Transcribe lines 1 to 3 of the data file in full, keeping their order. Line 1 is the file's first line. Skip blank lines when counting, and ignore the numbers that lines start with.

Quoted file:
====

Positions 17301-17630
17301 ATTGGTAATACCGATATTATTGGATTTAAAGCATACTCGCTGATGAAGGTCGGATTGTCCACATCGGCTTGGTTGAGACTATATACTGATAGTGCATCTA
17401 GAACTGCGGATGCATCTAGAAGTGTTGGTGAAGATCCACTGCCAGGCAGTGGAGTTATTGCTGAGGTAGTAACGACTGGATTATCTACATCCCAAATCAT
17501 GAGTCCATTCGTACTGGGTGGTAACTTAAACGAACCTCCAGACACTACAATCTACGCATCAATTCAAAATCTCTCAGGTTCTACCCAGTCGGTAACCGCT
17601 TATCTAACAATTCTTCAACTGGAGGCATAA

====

Positions 17301-17630
17301 ATTGGTAATACCGATATTATTGGATTTAAAGCATACTCGCTGATGAAGGTCGGATTGTCCACATCGGCTTGGTTGAGACTATATACTGATAGTGCATCTA
17401 GAACTGCGGATGCATCTAGAAGTGTTGGTGAAGATCCACTGCCAGGCAGTGGAGTTATTGCTGAGGTAGTAACGACTGGATTATCTACATCCCAAATCAT